You are here

SBIR Phase I: Mimicking Metatarsophalangeal Joints Using Tailored Ultra-Dissipative Liquid-Crystalline Elastomers to Treat Hallux Rigidus

Award Information
Agency: National Science Foundation
Branch: N/A
Contract: 2014661
Agency Tracking Number: 2014661
Amount: $224,999.00
Phase: Phase I
Program: SBIR
Solicitation Topic Code: BM
Solicitation Number: N/A
Solicitation Year: 2019
Award Year: 2020
Award Start Date (Proposal Award Date): 2020-06-01
Award End Date (Contract End Date): 2021-05-31
Small Business Information
12635 E Montview Blvd, Ste 214
Aurora, CO 80045
United States
DUNS: 080802463
HUBZone Owned: No
Woman Owned: No
Socially and Economically Disadvantaged: No
Principal Investigator
 Amir Torbati
 (202) 255-2238
Business Contact
 Amir Torbati
Phone: (202) 255-2238
Research Institution

The broader impact/commercial potential of this Small Business Innovation Research (SBIR) Phase I project is to treat arthritis in joints. This project will advance the use of special materials for joint repair, which permit devices to mimic the naturally soft tissues of the body and provide anatomically correct support. These materials also offer the advantages of minimally invasive surgery, development of patient-specific devices. It will offer the ability to arthritis in joints in the foot, hand, knee (e.g. total knee replacement), spine (e.g. total disc replacement), and repair of any load-bearing orthopedic tissue, such as meniscus. The proposed project focuses on advancing the translation of Liquid-Crystalline Elastomers (LCE) as a cartilage replacement device for the metatarsophalangeal (MTP) joint to treat hallux rigidus. Hallux rigidus is a joint disorder at the base of the big toe. This project will be the first to investigate LCEs for orthopedic applications and develop an MTP joint repair using LCEs. LCEs have vastly superior energy dissipation properties relative to traditional elastomers, such as silicone or hydrogels. This project will demonstrate LCEs for treatment of degenerated joints by drawing from the disciplines of liquid-crystal elastomer science, viscoelasticity, and bioengineering. LCEs are known for behavior that is similar to biological tissues. This proposed project will accomplish: 1) synthesizing an LCE to mimic mechanical properties of natural joint to minimize wear rate under simulated physiological conditions; and 2) validation of biomechanical performance and biocompatibility of LCEs in comparison to the state of practice. This award reflects NSF's statutory mission and has been deemed worthy of support through evaluation using the Foundation's intellectual merit and broader impacts review criteria.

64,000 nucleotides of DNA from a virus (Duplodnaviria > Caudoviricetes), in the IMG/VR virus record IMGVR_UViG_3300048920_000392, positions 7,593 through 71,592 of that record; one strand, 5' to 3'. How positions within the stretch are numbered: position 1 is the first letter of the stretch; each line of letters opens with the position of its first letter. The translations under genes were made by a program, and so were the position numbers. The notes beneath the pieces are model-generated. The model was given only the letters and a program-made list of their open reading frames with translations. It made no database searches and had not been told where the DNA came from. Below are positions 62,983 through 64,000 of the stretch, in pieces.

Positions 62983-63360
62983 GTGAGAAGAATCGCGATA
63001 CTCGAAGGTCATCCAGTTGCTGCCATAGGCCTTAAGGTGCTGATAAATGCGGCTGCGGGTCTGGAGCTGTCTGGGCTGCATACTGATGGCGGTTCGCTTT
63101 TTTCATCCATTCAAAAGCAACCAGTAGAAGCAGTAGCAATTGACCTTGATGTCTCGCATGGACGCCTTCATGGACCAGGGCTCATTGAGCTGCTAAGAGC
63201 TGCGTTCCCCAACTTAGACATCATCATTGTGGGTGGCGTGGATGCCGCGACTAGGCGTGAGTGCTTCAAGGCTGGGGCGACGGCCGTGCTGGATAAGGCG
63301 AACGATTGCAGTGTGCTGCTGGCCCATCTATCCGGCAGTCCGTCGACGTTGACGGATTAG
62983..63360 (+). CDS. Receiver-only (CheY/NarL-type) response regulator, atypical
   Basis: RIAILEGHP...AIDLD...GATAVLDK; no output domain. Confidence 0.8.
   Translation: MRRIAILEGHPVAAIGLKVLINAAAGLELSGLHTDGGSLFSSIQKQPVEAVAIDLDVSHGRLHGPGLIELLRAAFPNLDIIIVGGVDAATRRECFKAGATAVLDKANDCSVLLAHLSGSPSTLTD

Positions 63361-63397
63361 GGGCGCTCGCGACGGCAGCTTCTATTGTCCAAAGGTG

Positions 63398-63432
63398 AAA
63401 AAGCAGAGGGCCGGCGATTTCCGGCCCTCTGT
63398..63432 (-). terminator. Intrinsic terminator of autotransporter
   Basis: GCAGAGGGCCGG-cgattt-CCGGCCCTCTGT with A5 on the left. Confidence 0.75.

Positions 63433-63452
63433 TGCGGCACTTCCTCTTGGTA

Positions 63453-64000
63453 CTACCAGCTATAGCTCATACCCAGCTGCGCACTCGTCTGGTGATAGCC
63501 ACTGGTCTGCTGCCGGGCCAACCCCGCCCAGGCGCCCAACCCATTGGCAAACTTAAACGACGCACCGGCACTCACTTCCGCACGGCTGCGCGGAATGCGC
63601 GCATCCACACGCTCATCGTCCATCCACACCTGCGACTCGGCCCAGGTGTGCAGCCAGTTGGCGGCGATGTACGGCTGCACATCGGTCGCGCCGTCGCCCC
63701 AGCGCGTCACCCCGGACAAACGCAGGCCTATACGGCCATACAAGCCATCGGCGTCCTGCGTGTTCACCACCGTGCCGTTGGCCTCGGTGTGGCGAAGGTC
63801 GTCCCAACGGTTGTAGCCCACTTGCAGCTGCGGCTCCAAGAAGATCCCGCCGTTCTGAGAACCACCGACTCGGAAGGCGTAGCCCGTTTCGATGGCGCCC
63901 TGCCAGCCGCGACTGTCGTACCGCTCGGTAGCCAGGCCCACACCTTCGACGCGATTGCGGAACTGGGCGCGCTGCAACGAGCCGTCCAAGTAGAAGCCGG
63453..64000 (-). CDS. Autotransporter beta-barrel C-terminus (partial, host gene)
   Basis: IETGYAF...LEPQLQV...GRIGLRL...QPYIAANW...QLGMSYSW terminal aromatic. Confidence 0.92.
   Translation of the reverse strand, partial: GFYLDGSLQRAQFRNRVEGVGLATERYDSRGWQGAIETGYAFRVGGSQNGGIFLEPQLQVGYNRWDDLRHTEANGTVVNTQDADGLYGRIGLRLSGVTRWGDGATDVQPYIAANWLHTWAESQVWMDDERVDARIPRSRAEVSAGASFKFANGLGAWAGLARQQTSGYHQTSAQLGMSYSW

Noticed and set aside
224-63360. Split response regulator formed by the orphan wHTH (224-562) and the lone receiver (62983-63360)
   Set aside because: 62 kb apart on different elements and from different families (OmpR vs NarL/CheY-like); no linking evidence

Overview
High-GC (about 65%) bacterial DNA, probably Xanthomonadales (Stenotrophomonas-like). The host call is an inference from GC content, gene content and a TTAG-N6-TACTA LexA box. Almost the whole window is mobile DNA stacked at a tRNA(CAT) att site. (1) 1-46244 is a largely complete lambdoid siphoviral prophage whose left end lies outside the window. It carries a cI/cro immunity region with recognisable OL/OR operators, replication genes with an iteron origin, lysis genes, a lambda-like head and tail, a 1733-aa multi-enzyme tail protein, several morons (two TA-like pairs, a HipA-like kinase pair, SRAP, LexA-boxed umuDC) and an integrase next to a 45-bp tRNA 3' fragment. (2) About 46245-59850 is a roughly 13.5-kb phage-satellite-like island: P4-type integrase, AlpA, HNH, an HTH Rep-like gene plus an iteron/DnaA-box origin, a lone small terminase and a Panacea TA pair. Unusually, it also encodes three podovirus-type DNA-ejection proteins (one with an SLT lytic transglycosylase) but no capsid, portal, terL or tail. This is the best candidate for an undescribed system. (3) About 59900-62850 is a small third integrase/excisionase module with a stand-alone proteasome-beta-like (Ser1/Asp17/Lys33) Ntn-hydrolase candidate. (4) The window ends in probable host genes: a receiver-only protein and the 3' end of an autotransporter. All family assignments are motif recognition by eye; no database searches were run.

* Information listed above is at the time of submission. *

US Flag An Official Website of the United States Government